President Bush and Office of National Drug Control Policy (ONDCP) head John Walters rolled out the 2008 US National Drug Control Strategy over the weekend. While the administration used the strategy to defend its policies and make some claims of victories in the war on drugs, critics called the strategy misguided, dishonest, and an exercise in propaganda.
The administration drug strategy has three key elements, Bush said: disrupting supplies, reducing demand, and providing treatment. "Our drug control strategy will continue all three elements of this successful approach," he said. "It will also target a growing problem -- the abuse of prescription drugs by youth."
The administration's drug strategy is working, claimed Bush and ONDCP, citing declines in youth marijuana, methamphetamine, and Ecstasy use. The strategy also pointed to short-term declines in cocaine and methamphetamine purity and availability, but acknowledged an increase in the misuse of prescription drugs.
"Teen drug abuse is down sharply, and this will provide lasting benefits to our nation, since we know that most adults who get caught in addiction begin with use as teens," said Walters. "But there are still too many of our friends, our family members, our coworkers and our neighbors who are becoming lost in the maze of addiction. We need to find whatever ways we can to create a turning point in their lives -- a turning point that leads to recovery."
"Prescription drugs provide tremendous benefits to our nation," said Walters, "but when misused or abused they can lead to addiction, and worse. We are working with leaders in Congress to modernize our laws to address the problem of 'rogue online pharmacies' which skirt around the safeguards of legitimate medical practice and prescriptions. Prescription drug abuse is an area of serious concern, and we are now focusing our nation's supply, demand, and prevention policies with the goal of seeing the same reductions that we have achieved for illegal 'street' drugs."
But despite new emphases like that on prescription drugs, the 2008 strategy is largely more of the same old drug policies. It touts programs like the National Youth Anti-Drug Media Campaign, random drug testing of students and workers, drug courts, and continued interdiction, eradication, and domestic law enforcement.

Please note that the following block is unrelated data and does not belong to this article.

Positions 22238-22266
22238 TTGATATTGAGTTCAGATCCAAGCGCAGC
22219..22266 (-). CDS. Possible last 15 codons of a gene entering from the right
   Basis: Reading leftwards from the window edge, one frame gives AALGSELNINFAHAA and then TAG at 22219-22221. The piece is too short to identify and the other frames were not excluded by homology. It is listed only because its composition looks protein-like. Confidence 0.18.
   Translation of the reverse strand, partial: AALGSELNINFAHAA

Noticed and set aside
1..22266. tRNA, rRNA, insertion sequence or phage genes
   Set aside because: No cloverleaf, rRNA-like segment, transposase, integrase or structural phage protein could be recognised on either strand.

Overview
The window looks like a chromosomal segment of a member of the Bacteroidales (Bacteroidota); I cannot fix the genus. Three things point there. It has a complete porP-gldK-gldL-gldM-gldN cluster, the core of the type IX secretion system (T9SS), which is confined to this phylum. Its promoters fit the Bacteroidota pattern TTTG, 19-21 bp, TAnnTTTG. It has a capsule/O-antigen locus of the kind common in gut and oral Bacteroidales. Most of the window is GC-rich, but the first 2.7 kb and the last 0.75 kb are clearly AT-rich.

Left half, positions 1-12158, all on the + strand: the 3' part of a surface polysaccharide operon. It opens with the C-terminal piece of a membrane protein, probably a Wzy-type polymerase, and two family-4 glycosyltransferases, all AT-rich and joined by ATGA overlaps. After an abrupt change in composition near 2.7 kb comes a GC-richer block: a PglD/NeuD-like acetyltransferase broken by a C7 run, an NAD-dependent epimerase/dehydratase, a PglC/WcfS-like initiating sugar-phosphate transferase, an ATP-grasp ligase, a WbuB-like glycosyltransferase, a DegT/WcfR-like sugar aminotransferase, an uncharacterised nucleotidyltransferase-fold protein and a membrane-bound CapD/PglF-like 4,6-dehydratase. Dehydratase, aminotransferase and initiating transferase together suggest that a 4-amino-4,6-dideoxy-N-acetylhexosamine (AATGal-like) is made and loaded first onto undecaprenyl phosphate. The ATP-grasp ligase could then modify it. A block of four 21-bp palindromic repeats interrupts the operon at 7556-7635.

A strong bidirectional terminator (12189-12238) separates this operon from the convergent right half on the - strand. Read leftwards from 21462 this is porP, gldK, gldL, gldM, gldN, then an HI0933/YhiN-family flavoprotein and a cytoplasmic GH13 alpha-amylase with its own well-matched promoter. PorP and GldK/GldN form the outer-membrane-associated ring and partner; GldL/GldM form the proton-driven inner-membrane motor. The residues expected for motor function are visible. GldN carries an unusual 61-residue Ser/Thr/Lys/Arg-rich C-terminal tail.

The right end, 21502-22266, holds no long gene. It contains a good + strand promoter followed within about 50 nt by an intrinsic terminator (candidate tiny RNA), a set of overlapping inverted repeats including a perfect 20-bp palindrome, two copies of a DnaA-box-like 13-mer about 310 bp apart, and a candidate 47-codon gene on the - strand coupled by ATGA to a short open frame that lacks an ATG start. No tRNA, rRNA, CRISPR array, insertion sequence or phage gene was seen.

And critics call even its claims of success into question. "This isn't a strategy, it's a grab bag," said Doug McVay, research analyst for Common Sense for Drug Policy. "Anything they can spin as positive, they do. All in all, it's mainly a cute little propaganda piece. And what it obscures is the sad fact that they have gone back to that same old two-to-one spending ratio that favors law enforcement over prevention and treatment."
In an analysis by Appalachian State University criminal justice professor Matthew Robinson, coauthor of "Lies, Damned Lies, and Drug War Statistics: A Critical Analysis of Claims Made by the Office of National Drug Control Policy," Robinson dissects the strategy and finds it wanting on many grounds.
Although teen marijuana and other illicit drug is indeed down during the Bush administration, prescription drug abuse is up, as the strategy acknowledges. That makes it difficult for the administration to honestly claim that teen drug use is down, Robinson suggested.
"Since this is the same time during which youth use of various drugs fell, is it possible youth began using more non-medical pain relievers as a form of drug substitution? ONDCP provides no evidence to assess this possibility," Robinson noted. "In the 2008 Strategy, ONDCP still does not consider the possibility that young drug users have not really stopped using illicit drugs like LSD, Ecstasy or meth, but instead have merely switched to more readily available prescription drugs. If true, this would suggest drug replacement rather than successful prevention."
Similarly, ONDCP's claim that drug use is down is the result of cherry-picking statistics, Robinson argued. While claiming success in reducing overall drug use, ONDCP only provides numbers on teen drug use -- not adult drug use.